How to Get Your Short Film Nominated for an Oscar

By Tiara Ogabang

Keeping your eyes on the prize

There are few awards more coveted in the film industry than that of the Academy award, better known as the Oscar.

Filmmakers of all stripes and nationalities are constantly keeping an eye towards the Oscars, and consider winning one the pinnacle of what it means to be a filmmaker.

Since its earliest days, the Academy has created a series of categories that apply to short films.

War commercial implications of winning an Oscar for your short film are fairly limited, the boost a filmmaker can receive from receiving an award of this caliber can do amazing things for a career .

Because of the general lack of visibility of short films (both within the industry and outside of it), we created this guide to help give you short film creators out there an idea of how you might go about getting your short film nominated for an Oscar.

Promotion is key

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As the adage off and goes, people can't vote for something they don't know exists.

Perhaps the first step for you as a filmmaker (if you're shooting for an Oscar that is) is to make sure that potential Academy voters know that your film exists.

Obviously, the step after that is getting these academy voters to actually vote for your short film.

But in order to keep things simple, let's examine each of these steps independently and see how you might go about ensuring that you're covering your bases for both.

Doing the groundwork

Step 1. Enter the festival circuit

Perhaps the most fundamental prerequisite of getting your short film nominated for an Oscar is to get your film accepted into film festivals

Keep in mind that the festivals that take on your film don't need to be the biggest and baddest around. Sometimes smaller, more intimate film festivals can be just fine for laying the initial groundwork required to generate a buzz for your short film.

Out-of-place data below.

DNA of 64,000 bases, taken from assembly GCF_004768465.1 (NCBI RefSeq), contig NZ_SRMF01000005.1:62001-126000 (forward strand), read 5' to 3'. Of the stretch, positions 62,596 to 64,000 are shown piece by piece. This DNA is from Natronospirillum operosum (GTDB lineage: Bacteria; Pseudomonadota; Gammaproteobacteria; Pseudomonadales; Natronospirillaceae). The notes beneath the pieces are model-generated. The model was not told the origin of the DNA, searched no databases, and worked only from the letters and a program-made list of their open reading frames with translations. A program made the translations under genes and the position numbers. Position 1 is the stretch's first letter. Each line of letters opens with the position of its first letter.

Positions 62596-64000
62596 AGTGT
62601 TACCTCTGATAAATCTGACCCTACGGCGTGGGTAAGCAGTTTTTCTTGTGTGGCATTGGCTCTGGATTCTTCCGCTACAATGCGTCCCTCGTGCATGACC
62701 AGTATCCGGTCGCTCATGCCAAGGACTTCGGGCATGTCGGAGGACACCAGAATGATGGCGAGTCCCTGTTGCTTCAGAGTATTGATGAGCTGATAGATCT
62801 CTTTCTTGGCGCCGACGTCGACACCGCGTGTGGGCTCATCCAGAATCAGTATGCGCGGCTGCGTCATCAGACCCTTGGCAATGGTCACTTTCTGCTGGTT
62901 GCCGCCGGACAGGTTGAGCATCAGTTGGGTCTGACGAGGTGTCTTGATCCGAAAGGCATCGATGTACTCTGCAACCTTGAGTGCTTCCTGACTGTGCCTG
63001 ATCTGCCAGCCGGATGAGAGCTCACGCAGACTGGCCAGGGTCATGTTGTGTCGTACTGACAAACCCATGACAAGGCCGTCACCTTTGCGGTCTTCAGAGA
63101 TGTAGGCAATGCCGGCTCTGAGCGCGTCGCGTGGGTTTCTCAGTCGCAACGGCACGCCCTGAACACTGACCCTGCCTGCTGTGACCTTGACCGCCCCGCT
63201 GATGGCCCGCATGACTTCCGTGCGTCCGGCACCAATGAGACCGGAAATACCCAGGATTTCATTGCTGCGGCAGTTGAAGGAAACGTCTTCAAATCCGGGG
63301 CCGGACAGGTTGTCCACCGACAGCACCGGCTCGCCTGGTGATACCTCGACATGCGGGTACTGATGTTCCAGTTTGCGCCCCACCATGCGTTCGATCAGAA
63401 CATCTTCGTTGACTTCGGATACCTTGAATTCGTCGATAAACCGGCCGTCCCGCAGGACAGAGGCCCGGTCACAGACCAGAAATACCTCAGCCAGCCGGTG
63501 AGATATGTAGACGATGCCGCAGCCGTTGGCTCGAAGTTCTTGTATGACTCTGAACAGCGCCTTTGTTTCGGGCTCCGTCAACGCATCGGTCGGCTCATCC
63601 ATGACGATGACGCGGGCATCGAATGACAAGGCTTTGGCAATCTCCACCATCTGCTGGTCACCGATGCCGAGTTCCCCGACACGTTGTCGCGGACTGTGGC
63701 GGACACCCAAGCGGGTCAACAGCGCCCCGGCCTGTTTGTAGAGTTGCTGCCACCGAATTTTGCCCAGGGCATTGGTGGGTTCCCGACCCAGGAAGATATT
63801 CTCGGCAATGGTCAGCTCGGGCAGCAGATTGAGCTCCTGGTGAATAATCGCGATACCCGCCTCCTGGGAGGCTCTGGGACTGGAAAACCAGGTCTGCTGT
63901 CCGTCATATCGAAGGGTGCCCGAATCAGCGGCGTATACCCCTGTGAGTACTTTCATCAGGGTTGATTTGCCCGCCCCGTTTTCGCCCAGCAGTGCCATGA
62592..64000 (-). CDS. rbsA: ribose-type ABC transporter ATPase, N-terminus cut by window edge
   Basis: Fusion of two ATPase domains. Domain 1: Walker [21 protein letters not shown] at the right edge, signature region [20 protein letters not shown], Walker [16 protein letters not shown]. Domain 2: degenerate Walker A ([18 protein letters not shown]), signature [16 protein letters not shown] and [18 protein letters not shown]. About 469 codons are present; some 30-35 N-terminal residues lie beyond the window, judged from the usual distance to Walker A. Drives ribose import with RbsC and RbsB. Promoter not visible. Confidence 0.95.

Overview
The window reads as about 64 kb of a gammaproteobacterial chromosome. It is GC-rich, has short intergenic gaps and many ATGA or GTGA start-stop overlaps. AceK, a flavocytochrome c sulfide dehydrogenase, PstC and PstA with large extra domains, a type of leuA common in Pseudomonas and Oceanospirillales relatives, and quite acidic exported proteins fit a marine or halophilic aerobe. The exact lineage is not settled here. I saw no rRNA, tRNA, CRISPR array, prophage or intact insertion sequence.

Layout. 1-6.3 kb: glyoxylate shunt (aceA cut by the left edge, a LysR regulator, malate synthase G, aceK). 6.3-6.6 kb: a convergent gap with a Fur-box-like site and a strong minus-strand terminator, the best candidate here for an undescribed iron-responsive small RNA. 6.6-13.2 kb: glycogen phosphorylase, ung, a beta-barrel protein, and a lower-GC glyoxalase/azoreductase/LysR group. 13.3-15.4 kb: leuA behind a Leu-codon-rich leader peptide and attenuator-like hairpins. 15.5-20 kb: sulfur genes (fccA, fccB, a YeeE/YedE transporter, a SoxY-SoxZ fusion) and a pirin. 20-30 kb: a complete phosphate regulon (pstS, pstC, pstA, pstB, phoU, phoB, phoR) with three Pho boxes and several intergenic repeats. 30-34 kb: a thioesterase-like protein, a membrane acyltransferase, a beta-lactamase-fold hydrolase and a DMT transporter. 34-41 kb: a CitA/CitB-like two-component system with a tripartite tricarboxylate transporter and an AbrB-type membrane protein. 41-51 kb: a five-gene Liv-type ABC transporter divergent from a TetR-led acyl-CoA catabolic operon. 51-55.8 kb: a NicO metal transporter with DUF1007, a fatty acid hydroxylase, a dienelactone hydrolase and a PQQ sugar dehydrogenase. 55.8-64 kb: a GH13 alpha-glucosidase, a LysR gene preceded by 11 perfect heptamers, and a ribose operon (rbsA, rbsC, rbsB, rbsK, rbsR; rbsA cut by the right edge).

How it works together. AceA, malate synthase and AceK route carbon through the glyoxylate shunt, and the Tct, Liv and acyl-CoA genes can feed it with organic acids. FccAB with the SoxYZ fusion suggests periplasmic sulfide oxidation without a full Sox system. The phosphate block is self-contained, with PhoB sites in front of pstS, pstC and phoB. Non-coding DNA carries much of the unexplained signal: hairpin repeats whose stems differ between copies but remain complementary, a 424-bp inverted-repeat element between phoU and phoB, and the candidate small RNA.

Depending on the nature of your film and the genre it falls in, certain festivals may make more sense to apply for than others.

We suggest you do some research about perspective film festival so may be interested in showing your phone. There tends to be no better way to get an initial fervor around your film than this.

Better even still is getting your film excepted into one festival is getting excepted into a number of different festivals.

Though the film industry tends to be tight-knit, getting excepted to a multitude of film festivals is likely to help ensure that your film is seeing firsthand by a number of different communities within the industry.

As you'll see, this initial boost of legitimacy you get from showing your film at a film festival is very important to make larger strides towards an actual Oscar nomination later in your film's lifecycle.

Step 2. Make sure people can find you


While filmmakers can be amazing storytellers who use sight and sound as their canvas, something a lot of them are less experienced with is search engine optimization.

Basically, being search engine optimized means that it's easy for people to find you online when they go to search for you on Google or another search engine.